Export of R.J. Electronics International:
“Britain’s refusal to strictly implement the UN arms embargo and its continuing military collaboration in various fields are not totally surprising since much of this arises out of its traditional relationship with South Africa” (…)”They failed to re-appear in Court on 22 October 1984 and the following weekend gave a press conference. At it, Colonel Botha disclosed that they had operated as undercover agents for five years and “had saved the country at least R5 million on purchases of vital equipment”. Metelerkamp claimed he was only a consultant to Kentron and was the Managing Director of R J Electronics International. However, it emerged that he had been employed by Kentron up to a month prior to his arrest, and R J Electronics International was “a company used to purchase illicit arms” (AAM, 1985).
“One cargo of FN rifles was initially exported by air to Red Baron Ltd at an address in Zurich before being forwarded to South Africa. This company, however, was not Swiss, but registered in England. Its directors were Mr Trinkler and two others who had also been directors of Kuehne and Nagel in Britain” (…)”The most controversial case was that of the British Aerospace naval reconaissance aircraft, the Coastguarder. In Hay 1984 it was disclosed that British Aerospace had been approached by the South African Government and that initial discussions had taken place concerning the purchase of eight aircraft. These were to replace the Shackleton aircraft which were having to be phased out. The South African authorities had sought to evade the arms embargo by forming a Coastguard service as a civilian authority through which the order for the aircraft would be placed. Repeated efforts to secure from the Government an undertaking that the Coastguarder would not be granted licence for export to South Africa met with the response that “it would not be proper for me to offer a definitive view now on the hypothetical question on the issue of a licence for the export of an aircraft such as the Coastguarder to South Africa” (AAM, 1985).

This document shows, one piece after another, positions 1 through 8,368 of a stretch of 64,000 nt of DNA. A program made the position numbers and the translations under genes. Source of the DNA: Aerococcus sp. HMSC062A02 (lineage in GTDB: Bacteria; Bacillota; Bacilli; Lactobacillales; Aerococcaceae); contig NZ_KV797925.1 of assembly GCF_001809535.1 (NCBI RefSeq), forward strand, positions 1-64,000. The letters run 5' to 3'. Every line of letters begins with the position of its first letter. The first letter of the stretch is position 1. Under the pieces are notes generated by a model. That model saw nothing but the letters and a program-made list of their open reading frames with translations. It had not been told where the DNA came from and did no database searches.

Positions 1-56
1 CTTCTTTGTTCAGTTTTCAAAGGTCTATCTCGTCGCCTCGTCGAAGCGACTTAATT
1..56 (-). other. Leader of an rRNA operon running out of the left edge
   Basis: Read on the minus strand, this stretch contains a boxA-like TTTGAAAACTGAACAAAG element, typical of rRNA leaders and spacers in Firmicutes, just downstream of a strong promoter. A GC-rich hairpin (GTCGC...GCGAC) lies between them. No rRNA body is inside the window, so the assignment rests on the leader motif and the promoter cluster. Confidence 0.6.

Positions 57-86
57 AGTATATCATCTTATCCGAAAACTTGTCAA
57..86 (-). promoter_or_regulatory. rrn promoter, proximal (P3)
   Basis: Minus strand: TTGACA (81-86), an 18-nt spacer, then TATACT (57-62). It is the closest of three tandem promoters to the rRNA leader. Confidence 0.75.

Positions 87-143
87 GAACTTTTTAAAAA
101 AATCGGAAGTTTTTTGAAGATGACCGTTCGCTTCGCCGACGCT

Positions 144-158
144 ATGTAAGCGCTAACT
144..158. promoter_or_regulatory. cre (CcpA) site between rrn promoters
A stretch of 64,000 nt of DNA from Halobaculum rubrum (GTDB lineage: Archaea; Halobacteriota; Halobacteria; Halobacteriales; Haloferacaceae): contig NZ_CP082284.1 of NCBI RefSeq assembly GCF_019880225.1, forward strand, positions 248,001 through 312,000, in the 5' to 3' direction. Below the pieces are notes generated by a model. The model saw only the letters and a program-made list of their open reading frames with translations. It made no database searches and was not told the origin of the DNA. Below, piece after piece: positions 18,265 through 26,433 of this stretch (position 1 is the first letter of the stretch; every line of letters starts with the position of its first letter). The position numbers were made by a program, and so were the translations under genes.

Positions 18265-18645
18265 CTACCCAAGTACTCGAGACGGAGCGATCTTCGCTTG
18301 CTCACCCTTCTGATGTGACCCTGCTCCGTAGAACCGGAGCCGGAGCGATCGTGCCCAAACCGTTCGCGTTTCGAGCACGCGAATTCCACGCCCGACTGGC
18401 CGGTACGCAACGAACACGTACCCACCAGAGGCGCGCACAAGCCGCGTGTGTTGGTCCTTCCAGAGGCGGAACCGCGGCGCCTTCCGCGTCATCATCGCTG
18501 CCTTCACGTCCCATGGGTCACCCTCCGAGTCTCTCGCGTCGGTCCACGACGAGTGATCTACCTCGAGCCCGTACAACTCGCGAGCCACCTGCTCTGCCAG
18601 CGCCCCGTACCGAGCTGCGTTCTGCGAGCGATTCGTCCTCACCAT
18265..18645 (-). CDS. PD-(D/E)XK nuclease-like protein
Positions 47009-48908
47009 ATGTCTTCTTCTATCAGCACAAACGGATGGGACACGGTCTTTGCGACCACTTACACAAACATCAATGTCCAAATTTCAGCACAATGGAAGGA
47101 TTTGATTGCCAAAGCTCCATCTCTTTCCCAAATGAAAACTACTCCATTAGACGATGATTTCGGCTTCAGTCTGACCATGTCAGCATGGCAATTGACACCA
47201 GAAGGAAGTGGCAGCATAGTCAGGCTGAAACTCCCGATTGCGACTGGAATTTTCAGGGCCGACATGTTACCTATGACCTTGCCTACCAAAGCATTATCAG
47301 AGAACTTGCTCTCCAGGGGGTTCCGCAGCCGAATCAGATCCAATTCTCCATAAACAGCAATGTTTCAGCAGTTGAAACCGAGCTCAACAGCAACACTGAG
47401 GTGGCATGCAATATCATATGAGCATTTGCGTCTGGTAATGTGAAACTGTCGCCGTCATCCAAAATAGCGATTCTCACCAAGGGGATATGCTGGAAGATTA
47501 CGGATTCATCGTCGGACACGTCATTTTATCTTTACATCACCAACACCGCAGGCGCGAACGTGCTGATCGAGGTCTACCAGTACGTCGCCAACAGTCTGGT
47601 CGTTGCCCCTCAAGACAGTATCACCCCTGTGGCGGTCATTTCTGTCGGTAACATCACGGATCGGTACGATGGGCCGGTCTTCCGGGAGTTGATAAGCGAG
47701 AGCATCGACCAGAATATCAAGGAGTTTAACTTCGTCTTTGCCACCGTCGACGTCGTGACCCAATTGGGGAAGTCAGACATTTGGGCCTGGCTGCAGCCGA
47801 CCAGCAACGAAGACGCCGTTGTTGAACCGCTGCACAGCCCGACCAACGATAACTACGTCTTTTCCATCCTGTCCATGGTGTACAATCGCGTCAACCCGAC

Shell Corporation working with the Regime:
“The South Africans agreed and supplied a cash advance that allowed the traders to purchase a tanker, shipping company and the required insurance. The tanker docked in Kuwait and filled its tanks with oil owned by Shell. The oil was registered for delivery in France. However, en route to Europe from the Gulf the tanker stopped in Durban and off-loaded almost all of its oil crude oil—almost 180,000 tonnes—with the South Africans paying the difference between the purchase price and the fees it had advanced for the purchase of the tanker. The Salem was then filled up with water in order to create the impression that it was still laden with oil. Off the coast of West Africa (Senegal), at one of the deepest points of the Atlantic, the ship was scuttled and the crew, who were prepared for the evacuation, were conveniently ‘rescued’. They had hoped to make an extra $24 million off the insurance claim for the lost oil. Following investigations by the insurance company the main perpetrators were prosecuted. The biggest loser next to Shell was South Africa, asit agreed to pay the Dutch multinational US$30 million (ZAR2005=R436 million) in an out-of-court settlement. Shell was left to carry a remaining loss of US$20 million. The use of corrupt middlemen had cost South Africa almost half a billion rand. There was no prosecution in South Africa of the officials at the SFF who had authorised South Africa’s procurement of a full tanker of oil from three novice (criminal) entrepreneurs” (Van Vuren, 2006).
British Subsidiaries in South Africa:
“Many of these subsidiaries are British. They include Leyland (Landrovers and Trucks); ICI (through its 40 per cent holding in AECI) (Ammunition and Explosives); Trafalgar House (through Cementation Engineering) (artillery shells); ICL (Computers); GEC including Marconis (Military Communications Equipment); Lontho (aircraft franchises); Plessey (Military Communications Equipment); BP and Shell (oil and other petroleum products for the military and police)” (…)”An impression of the full extent of the role of British subsidiaries in South Africa in undermining the arms embargo can be obtained from studying Appendix C. This is a list of British companies with subsidiaries in South Africa which are also known to be engaged in the manufacture of military and related equipment” (AAM, 1985).
“British mercenaries, some recruited. originally for the forces of the illegal Smith regime, are serving in a number of South African Defence Force units, including the infamous “32 Battallion” operating out of Namibia into Angola. A British mercenary was killed in the South African commando raid on the residence of South African refugees in Maputo, Mozambique, in January 1981” (AAM, 1985).